I recommend to use bcrypt instead as hash function. It is designed to be slow, and the algorithm can not easily be sped up by implementing it on a GPU. See this question on security.SE for more information.

You should always add a per-user salt. By using an unique salt for each user, brute-forcing the password of one user will not yield any useful results for any other user. If no such salt were to be implemented, we could build a rainbow table for each password that we tried, and simply look up in the table for other users. A salt should be reasonably random, and sufficiently long. See this question on Stackoverflow for more information.

There are a few things I want to say about the following code.

if($query->rowCount() >= 1) {  ->rowCount() is not guaranteed to return the number of rows in the result for select statements as per the documentation, quoted below. A possible safer alternative is count($query->fetch_all()).

If the last SQL statement executed by the associated PDOStatement was a SELECT statement, some databases may return the number of rows returned by that statement. However, this behaviour is not guaranteed for all databases and should not be relied on for portable applications.

I do not understand why you check for >= 1 in this code. Only one user/password should ever match. If this is not the case, something very bad happened. Either rowCount returns something that has nothing to do with this select statement, someone tries to get the query to return more information or your data is corrupt somehow. In either case, you want to know about this, not silently log in someone when more than one row is returned.

## Misc

Use consistent indentation in your code. Inside your try block you don't indent. Similarly, your nested if-statements are not indented nicely.

• Dear Sumurai8: First: Did you mean that I do not have to use try and catch and as long as the communication process was successful, I have to use the code as follows: <?php $dsn = "mysql:host=localhost;dbname=mg";$username = "root"; $password = "";$options = array( PDO::MYSQL_ATTR_INIT_COMMAND => 'SET NAMES utf8', ); – Mohamed Ahmed Jul 10 '16 at 16:13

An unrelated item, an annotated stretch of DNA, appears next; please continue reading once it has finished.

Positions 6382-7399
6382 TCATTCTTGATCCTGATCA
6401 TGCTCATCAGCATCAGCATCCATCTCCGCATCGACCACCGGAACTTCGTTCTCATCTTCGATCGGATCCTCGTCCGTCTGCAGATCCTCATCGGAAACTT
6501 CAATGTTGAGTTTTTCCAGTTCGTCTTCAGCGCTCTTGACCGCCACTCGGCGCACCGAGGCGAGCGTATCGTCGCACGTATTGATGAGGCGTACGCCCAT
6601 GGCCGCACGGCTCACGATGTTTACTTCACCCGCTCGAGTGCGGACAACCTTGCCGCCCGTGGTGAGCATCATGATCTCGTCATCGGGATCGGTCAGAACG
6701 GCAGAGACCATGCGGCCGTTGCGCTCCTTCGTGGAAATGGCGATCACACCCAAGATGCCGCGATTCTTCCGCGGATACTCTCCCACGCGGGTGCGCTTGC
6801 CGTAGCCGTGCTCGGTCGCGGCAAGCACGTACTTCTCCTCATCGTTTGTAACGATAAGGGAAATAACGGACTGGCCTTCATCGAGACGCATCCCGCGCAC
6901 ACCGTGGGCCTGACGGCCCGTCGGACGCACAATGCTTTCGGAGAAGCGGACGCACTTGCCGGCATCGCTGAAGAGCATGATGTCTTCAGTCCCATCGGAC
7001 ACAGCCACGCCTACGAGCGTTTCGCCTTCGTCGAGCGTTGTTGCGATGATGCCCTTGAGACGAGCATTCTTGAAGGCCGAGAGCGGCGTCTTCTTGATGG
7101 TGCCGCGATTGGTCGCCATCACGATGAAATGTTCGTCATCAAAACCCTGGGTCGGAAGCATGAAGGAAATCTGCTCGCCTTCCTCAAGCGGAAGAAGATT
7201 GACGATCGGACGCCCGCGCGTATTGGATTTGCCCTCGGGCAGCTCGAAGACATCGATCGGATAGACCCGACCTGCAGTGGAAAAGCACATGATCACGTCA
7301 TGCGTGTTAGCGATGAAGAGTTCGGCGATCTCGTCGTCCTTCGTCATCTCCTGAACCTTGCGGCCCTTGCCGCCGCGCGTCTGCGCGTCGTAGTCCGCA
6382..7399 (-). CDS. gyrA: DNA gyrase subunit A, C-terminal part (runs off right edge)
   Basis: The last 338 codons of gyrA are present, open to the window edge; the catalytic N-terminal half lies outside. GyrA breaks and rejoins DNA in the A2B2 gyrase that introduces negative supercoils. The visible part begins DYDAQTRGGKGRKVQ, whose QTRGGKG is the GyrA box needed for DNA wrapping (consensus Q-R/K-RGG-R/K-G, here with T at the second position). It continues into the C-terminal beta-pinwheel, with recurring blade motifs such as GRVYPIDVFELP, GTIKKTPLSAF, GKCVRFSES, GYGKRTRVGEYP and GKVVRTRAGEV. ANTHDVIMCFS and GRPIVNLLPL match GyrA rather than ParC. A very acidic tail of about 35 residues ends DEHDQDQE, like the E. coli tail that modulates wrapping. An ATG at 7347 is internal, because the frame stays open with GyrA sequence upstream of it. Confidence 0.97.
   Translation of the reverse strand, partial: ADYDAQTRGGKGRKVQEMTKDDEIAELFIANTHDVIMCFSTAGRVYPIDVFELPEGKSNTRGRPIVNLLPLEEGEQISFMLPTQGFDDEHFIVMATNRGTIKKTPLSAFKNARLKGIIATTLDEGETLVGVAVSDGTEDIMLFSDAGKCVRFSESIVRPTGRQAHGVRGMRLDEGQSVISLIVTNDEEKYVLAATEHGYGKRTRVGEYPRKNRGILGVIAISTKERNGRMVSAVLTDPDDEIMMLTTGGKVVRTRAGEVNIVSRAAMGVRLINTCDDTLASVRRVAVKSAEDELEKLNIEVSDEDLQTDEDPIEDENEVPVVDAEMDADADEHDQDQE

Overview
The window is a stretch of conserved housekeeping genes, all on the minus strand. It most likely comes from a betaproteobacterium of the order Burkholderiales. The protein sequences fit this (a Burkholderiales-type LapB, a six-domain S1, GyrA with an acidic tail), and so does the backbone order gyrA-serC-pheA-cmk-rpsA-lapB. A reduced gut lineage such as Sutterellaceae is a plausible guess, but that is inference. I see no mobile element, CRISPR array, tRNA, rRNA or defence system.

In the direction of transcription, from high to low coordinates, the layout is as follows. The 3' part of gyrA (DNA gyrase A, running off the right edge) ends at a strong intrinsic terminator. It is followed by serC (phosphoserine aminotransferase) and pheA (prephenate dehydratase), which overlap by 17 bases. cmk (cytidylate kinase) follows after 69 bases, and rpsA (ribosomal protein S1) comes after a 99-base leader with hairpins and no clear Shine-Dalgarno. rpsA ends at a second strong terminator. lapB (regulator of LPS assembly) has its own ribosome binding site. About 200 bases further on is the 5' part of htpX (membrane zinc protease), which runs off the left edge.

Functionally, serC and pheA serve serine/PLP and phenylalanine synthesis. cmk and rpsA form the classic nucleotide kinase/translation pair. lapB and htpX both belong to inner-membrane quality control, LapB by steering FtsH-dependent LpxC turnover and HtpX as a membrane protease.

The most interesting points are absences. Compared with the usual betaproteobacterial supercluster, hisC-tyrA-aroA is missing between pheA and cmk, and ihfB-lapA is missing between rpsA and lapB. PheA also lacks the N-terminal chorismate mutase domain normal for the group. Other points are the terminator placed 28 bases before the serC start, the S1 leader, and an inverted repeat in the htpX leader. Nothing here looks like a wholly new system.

• I do not understand why you check for >= 1 ?.... if i have tow user have same username and password what i can do? – Mohamed Ahmed Jul 10 '16 at 16:21
• I mean that in the catch block you should put a exit() or die() statement, to prevent the code from continuing when connecting failed and thus \$conn is not set. – Sumurai8 Jul 10 '16 at 16:21
• If you have two users with the same username, how do you know which account you have to log them into? If one of them is an administrator, and one a spambot, do you just log them both in on the first account that appears? This exact problem is why a username has to be unique on a site. On sites where a username does not need to be unique, such as StackExchange, we log in with an unique email address, or unique third-party account. – Sumurai8 Jul 10 '16 at 16:29
• If you implement a salt correctly, you need to look up the username first to obtain the salt, then compare the hashed password + salt to the hash you obtained in the same lookup. – Sumurai8 Jul 10 '16 at 16:30